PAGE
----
In 1990 the largest art heist in history was performed resulting in 13 masterpieces of art, from painters like Rembrandt and Manet, missing from the Isabella Gardner Museum in Boston. Running in circles like chickens without heads, officials were plagued by false leads, empty promises, chases across the globe from China to antique shops in Boston, and failing spirits. 19 years later they have made no arrests and are no closer to retrieving the stolen pieces.
For extremely rare and precious pieces, like Rembrandt’s “Storm on the Sea of Galilee”, which was his only seascape, museums might want to consider embedding GPS tracking devices in the art so that if they ever are stolen they could easily be found again. Instead, officials spent years traveling all over the world following every tip they got, including some very expensive trips to Japan, only to find dead ends or replicated pieces.
But before we think about what could be done after the art is stolen, there are precautions to be taken while still in the museum. First, laser sensor alarms can be placed a certain distance away from paintings that, when crossed, will sound an alarm and notify security that someone has gotten extremely close to the paintings. Other protective measures, such as alarms that automatically shut down the museum if a painting is dismounted, can also be taken.
Another precaution that museums can take is to install hidden cameras. While the Isabella Gardner Museum was smart in setting up surveillance tapes- having them so visible and easily destroyed, renders them almost useless under a serious attack. The surveillance tapes planted in the museum were ripped out by the two thieves along with the paintings. Having smaller, covert surveillance equipment in addition to the more obvious installations can ensure that the thief will be identifiable.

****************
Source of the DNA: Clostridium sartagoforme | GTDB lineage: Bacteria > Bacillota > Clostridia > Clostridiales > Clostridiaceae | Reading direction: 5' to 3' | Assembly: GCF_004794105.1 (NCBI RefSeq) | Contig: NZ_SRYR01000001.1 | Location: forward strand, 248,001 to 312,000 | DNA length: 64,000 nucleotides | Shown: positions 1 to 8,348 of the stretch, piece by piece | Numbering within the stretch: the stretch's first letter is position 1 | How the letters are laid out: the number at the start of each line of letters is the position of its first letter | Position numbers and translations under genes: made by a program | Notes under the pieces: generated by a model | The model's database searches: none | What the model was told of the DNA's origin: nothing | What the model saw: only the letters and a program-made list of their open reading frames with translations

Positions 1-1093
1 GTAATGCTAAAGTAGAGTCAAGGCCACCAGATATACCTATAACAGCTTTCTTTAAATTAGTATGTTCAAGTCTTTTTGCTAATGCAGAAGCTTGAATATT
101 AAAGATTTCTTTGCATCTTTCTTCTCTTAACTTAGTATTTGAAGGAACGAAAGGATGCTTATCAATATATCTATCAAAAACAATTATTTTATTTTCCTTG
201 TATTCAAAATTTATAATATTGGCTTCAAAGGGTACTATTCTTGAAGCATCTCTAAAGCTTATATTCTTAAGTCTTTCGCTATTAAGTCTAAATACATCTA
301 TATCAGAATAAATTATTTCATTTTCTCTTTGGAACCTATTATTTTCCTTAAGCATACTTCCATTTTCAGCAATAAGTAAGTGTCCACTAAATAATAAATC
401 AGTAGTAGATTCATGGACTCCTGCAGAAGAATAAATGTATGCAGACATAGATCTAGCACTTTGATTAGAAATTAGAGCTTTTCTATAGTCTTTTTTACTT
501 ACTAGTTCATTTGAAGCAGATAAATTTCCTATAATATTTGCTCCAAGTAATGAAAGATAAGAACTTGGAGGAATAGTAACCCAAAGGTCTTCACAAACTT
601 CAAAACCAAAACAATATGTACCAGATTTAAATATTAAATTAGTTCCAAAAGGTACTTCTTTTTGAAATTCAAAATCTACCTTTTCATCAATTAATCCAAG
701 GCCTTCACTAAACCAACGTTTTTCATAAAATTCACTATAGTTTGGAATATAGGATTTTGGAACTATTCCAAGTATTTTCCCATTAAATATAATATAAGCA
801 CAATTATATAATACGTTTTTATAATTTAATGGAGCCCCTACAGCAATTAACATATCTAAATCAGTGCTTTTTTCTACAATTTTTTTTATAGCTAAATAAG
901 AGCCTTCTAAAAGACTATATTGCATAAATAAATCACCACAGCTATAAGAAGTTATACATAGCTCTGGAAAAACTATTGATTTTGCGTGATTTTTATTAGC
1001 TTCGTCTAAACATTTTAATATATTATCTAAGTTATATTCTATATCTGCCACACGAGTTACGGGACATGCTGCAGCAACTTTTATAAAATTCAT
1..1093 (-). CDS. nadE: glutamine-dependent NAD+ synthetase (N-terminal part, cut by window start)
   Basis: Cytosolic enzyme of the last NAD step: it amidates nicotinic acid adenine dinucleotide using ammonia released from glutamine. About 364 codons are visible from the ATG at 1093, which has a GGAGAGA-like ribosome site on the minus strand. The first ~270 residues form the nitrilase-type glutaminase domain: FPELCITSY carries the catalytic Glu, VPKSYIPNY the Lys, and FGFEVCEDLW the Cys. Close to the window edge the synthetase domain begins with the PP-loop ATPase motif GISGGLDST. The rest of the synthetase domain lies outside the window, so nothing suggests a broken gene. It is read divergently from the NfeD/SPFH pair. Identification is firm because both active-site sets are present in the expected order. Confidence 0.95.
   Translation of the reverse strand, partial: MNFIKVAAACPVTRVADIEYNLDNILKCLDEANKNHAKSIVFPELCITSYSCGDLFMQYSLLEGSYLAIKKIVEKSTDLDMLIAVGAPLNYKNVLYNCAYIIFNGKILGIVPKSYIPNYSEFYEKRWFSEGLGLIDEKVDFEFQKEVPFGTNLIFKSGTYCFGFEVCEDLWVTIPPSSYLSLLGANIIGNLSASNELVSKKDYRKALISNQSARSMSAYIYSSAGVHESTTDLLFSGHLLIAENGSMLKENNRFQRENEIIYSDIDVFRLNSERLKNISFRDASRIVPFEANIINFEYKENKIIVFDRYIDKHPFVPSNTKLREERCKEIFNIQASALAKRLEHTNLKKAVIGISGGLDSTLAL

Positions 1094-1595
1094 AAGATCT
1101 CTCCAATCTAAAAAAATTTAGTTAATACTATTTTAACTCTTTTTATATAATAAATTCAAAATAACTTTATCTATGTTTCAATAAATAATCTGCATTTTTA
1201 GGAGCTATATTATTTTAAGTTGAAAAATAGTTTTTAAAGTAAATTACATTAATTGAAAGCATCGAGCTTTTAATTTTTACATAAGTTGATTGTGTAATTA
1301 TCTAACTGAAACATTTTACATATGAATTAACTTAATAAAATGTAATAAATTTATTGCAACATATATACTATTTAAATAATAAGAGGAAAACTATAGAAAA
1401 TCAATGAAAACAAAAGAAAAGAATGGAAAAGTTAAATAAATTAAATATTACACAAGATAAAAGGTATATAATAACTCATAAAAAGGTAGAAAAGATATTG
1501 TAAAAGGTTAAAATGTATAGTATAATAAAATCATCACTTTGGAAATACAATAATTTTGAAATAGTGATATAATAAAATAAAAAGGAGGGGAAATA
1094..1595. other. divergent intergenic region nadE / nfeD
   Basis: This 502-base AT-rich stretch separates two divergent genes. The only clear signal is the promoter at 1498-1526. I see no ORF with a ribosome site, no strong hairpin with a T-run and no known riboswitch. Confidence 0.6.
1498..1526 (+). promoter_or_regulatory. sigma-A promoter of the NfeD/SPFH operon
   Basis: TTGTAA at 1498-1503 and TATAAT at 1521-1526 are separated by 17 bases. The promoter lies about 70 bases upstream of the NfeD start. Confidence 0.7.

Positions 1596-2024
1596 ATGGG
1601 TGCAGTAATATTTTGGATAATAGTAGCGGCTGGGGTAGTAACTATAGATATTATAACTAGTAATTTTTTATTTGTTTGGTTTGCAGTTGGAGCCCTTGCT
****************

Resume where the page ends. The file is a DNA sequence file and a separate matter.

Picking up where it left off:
The remains from the pillage can still be seen on the museum. Isabelle Gardner specifically stated in her will that absolutely nothing can be changed about her museum. The savaged corners of some of these masterpieces are still at the scene of the crime. These relics of the theft are the new show on display at the museum now instead of the timeless pieces of art. One must stop and wonder what could have been done to prevent this- what modern day museums could learn from this serious security breach. (Via CNN Archives)